Because of these severe limitations, some observers have looked at Liaoning and Shandong less as battle-ready warships and more as training platforms from which China can gain experience with carrier production and operations as it prepares to field a more advanced and capable design.

China's latest carrier

Fujian appears to be that more advanced and capable design.

Measuring 1,036 feet long and displacing over 80,000 tons, Fujian is larger than its predecessors. The most obvious advantage of its larger size is that it enables a larger airwing, which is believed to number approximately 60 aircraft.

The most important upgrade on Fujian, though, is its employment of a catapult-assisted take-off barrier arrested recovery (CATOBAR) system, which uses a catapult to launch an aircraft off a carrier's deck. While the CATOBAR system isn't new, Fujian is one of only two carriers in the world equipped with electromagnetic catapults (EMALS), the other being the new USS Gerald R. Ford.

An EMALS catapult enables Fujian to launch heavier aircraft than steam catapults, which means a more diverse air wing. China is currently developing a host of new carrier aircraft, including a catapult-launched variant of the J-15 known as the J-15S, a twin-seat electronic warfare variant known as the J-15D (similar to the EA-18 Growler), and a carrier-based airborne early warning and control (AEW&C) aircraft known as the KJ-600, which is almost identical in appearance to the US Navy's E-2 Hawkeye.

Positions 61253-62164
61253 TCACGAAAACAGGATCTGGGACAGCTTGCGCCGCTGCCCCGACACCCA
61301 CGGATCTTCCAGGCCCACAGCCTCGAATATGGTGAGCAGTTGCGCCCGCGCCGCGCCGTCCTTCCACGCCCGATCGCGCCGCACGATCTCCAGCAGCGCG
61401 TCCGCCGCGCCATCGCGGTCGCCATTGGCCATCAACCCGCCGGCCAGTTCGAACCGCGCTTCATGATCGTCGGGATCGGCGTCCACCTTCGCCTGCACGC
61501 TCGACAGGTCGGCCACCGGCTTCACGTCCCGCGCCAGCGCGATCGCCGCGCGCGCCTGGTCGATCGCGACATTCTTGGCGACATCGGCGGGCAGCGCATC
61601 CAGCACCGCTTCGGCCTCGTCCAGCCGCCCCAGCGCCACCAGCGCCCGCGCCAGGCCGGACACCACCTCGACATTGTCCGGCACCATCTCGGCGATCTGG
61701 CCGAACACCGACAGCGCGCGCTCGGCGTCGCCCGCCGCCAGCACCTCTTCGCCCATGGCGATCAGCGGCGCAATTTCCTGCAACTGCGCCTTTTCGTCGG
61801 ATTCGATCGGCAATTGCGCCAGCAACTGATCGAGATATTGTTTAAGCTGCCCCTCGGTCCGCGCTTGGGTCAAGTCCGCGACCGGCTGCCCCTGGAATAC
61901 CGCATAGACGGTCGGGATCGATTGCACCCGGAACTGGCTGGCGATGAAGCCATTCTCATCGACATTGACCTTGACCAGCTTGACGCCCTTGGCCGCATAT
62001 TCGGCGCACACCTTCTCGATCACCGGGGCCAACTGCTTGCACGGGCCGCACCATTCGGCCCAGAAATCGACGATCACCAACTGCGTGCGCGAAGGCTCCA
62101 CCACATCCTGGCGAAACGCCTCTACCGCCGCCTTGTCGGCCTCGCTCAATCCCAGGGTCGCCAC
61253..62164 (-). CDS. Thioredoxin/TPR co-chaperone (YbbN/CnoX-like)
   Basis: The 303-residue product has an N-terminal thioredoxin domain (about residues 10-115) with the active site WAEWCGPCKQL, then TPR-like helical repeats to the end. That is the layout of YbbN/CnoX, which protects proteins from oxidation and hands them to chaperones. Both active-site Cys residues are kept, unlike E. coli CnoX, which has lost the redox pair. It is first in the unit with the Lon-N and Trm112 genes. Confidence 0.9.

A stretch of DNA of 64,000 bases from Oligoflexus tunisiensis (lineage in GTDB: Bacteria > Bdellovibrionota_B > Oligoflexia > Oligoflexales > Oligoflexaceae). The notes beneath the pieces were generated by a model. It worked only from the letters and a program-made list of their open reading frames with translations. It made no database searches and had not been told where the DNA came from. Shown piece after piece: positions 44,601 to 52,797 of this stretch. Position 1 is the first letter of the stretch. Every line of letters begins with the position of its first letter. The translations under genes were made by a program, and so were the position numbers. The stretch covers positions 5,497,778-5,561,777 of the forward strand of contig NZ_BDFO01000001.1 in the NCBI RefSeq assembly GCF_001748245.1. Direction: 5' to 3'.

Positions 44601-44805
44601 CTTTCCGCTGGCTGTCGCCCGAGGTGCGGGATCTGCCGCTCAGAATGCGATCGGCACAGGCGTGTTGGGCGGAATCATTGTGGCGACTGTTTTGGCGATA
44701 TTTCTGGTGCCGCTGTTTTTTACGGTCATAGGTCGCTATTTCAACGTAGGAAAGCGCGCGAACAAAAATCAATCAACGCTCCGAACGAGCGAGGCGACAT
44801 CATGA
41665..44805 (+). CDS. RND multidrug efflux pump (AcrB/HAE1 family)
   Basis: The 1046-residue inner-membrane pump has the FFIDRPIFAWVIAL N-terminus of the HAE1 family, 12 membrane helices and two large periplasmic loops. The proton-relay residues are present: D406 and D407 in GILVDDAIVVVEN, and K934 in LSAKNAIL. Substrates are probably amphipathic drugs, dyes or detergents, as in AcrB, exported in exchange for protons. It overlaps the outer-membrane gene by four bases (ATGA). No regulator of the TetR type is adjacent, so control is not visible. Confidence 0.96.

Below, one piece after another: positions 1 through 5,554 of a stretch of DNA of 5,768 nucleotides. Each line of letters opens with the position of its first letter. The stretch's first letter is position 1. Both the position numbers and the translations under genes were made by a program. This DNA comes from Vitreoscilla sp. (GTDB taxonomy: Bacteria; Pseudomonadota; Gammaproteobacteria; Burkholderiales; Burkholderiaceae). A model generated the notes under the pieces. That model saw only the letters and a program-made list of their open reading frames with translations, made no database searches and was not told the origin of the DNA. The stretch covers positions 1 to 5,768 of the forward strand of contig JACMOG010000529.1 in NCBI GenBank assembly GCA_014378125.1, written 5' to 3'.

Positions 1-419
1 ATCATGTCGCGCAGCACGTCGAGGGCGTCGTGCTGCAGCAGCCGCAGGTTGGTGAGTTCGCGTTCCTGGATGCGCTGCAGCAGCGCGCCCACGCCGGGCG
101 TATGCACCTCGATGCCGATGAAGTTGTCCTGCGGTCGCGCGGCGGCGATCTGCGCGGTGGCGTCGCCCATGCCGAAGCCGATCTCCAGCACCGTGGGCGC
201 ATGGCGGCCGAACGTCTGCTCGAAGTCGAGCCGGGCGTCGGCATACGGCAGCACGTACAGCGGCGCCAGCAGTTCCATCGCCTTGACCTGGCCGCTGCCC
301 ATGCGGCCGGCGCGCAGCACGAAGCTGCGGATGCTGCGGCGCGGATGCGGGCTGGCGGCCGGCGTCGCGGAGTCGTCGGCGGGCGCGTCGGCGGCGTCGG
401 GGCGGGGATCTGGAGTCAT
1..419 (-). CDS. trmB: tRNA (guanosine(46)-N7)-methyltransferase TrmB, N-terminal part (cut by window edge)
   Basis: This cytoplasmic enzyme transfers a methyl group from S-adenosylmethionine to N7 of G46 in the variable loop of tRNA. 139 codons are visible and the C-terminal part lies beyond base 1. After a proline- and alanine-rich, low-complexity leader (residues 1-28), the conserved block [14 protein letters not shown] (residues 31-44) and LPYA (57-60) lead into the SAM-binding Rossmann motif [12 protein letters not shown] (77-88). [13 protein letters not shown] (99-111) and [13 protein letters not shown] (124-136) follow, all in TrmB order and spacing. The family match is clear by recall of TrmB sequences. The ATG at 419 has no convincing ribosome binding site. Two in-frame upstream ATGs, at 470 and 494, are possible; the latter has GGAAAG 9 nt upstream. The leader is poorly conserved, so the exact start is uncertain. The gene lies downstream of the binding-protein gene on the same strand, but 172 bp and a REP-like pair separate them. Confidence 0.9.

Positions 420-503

China is also in the process of developing a carrier variant of its unadopted J-35 stealth fighter for the PLAN.

With three catapults on its deck, Fujian will have a higher sortie generation rate than its predecessors, as it will be able to catapult multiple aircraft into the sky within seconds of each launch. By comparison, Liaoning and Shandong can only launch one aircraft at a time off their ski-jump bows.

Fujian's sea trial was meant to test the reliability and stability of its propulsion and electrical systems, according to the state-run Xinhua News Agency. The carrier has already passed its mooring trials and completed its outfitting, and reporting has suggested that the carrier will be commissioned in late 2025 or 2026.

Nimitz and Ford classes

The US Navy's carrier fleet is currently made up of 11 carriers from two classes; the Nimitz-class, and the new Gerald R. Ford-class.

The 10 flattops of the Nimitz class hardly need an introduction. Built between 1968 and 2006 and in commission since 1975, each carrier measures 1,092 feet long and displaces some 97,000 tons. All are nuclear-powered, meaning their range is virtually unlimited — constrained only by crew comfort and provision stores.

Each ship is capable of carrying around 65 aircraft of varying types, including F/A-18 multirole fighters, EA-18G Growlers electronic warfare aircraft, E-2 AEW&C aircraft, C-2 Greyhound or MV-22 Osprey logistics/transport aircraft, and SH-60 helicopters.

All Nimitz-class carriers utilize the CATOBAR system and are equipped with four steam catapults. However, only a few of the 10 carriers are able to operate F-35Cs the carrier-based variant of the F-35 only in service with the US Navy — as the F-35C requires retrofits to a carrier's maintenance spaces and weapons lockers.